Google Glass is dead…or is it?
This wearable technology has been through some ups and downs in its time. Some loved it, some hated it, but not too many were lukewarm about the headset.
And recently, Google’s announced that the wearable’s Explorer Program is ending.
But if you look a little closer, you may get the sneaking suspicion that the era of Google Glass is far from over…
The End of an Era…
January 19th marked the final day that Google sold its current version of Glass under the Explorer program. This beta launch period, which ran from the spring of 2013 until January, was invite-only until 2014.
Last year, anyone who wanted to put down $1500 would be allowed to beta test Google’s experimental wearable.
But, by and large, Glass just isn’t ready for widespread adoption.
Articles such as “I, Glasshole” revealed serious flaws in the public’s perception of the product. According to Mat Honan, the author of the article, “Even in less intimate situations, Glass is socially awkward. Again and again, I made people very uncomfortable. That made me very uncomfortable.”
And The Daily Show’s satirical clip only accentuated people’s misgivings over the new technology. Jason Jones interviewed a group of people and told them, “You can be treated just on how you look, wearing a $1500 face computer.”
Even a founder of Google Glass’s partner, Luxottica, admitted he would be “embarrassed” to wear Google Glass in public.
Though the technology certainly had its advocates, mostly among the Explorer Program, others considered Google Glass to be invasive, obtrusive, and pointless.
So some may be relieved that Google Glass is dead.
Or Is It?
Glass may not be on its way to the grave. According to Google, the technology is simply on its way out of Google X, Google’s research and development arm.
Though the tech giant failed in its attempt to hype the technology, Google appears to be pushing forward with one of the few successful implementations of Glass, Glass At Work.
“We’re continuing to build for the future, and you’ll start to see future versions of Glass when they’re ready. (For now, no peeking.)”
And the company’s Google+ post ended with “Hang tight—it’s going to be an exciting ride.” What, then, can we make of this statement?
Isabelle Olsson, Glass’s lead designer, may offer some clues. In an interview with Fashionista.com, she stated that it takes “years and years” to create a tech product. Most of that development process, she said, takes place behind closed doors.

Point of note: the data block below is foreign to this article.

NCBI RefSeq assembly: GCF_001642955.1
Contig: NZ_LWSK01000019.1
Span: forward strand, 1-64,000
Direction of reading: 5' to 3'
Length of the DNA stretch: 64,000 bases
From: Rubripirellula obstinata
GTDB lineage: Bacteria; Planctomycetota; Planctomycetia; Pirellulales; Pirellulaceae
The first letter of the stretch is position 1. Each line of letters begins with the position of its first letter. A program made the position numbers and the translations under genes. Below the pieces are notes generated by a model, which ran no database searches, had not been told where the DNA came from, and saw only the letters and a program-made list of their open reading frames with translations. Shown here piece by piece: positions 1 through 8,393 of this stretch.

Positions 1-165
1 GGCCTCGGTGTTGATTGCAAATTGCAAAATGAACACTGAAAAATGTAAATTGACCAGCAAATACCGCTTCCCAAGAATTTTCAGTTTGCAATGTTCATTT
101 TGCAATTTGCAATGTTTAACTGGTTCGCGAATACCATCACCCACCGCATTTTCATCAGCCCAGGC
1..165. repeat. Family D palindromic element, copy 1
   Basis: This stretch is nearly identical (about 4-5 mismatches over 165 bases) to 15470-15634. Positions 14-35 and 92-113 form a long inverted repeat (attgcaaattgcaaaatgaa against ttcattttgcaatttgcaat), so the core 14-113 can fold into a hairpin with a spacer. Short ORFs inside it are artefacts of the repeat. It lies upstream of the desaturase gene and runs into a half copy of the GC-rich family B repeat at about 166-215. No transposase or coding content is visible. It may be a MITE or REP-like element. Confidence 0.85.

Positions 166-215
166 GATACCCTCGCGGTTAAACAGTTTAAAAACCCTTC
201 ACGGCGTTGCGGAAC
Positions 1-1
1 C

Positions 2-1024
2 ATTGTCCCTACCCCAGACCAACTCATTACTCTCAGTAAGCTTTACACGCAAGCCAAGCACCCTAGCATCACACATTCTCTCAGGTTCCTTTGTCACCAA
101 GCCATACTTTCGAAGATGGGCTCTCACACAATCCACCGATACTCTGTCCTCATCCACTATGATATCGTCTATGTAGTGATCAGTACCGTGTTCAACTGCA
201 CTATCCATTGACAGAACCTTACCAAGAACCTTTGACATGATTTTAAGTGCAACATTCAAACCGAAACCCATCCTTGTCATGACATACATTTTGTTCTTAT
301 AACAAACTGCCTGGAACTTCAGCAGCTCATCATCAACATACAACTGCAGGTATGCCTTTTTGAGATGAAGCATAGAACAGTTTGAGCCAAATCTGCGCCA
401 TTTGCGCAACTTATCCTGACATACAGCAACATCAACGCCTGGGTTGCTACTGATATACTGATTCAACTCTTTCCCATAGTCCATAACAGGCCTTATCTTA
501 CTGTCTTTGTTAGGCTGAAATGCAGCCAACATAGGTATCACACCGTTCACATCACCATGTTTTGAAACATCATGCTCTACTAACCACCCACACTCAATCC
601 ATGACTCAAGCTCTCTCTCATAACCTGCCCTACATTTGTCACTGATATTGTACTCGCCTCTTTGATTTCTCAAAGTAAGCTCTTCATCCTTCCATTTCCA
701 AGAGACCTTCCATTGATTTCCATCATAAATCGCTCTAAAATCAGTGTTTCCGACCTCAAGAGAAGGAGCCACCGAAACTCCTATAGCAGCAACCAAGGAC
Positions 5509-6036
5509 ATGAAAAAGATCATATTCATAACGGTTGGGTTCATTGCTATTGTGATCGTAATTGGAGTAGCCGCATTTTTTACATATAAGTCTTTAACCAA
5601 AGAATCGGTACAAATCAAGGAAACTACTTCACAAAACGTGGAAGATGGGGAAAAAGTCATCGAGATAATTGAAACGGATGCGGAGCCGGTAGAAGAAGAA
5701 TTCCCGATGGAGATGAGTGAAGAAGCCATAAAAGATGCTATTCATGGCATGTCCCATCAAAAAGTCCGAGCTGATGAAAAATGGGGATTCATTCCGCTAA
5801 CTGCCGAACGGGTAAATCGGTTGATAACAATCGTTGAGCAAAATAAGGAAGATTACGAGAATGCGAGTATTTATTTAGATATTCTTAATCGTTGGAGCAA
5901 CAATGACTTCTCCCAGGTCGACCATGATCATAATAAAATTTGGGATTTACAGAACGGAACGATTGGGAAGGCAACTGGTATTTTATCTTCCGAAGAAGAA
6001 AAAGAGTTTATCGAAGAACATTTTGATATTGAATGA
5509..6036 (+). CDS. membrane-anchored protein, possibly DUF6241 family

The public reception to Google Glass, then, may simply be the results of a marketing test. Look at it in this light: in the same way that an app developer may test an ad campaign, Google tested a tech product.
In Olsson’s interview, she revealed that Google Glass is a long-term project. She said, “We’re testing things and making sure the materials age well over time.”
So, despite proclamations of doom, this may simply be a shift in direction.
The Beginning of an Era…
Google Glass will now become its own separate division. The previous head of the project, Ivy Ross, will remain head of day-to-day operations. But she’ll report to Tony Fadell, co-founder and CEO of Nest, a company known for its “learning” thermostat and smoke detector.
Nest was purchased by Google for over $3 billion in January 2014, but both companies remained gun shy about the reasons for the acquisition.
Whatever they may be, Fadell and Google both seem keen to team up and keep innovating. Fadell, who also headed up the iPod and the first three iPhone projects, said, “Early Glass efforts have broken ground and allowed us to learn what’s important to consumers and enterprises alike.”
Though we can’t be certain of the project’s future, Google clearly intends to put top talent on the job in the hopes of making something out of the Glass project.
Will Glass Ever Be Normal?
As Mat Honan pointed out in “I, Glasshole,” Glass and its successors won’t be distinguishable from a normal pair of glasses. The day will come, he says, when we all wear them.
Near the end of his article, Honan says, “The future is on its way, and it is going to be on your face. We need to think about it and be ready for it in a way we weren’t with smartphones.”
To prepare for this future, Google made its intentions clear: it will continue researching, developing, and testing this technology…until we are ready for it.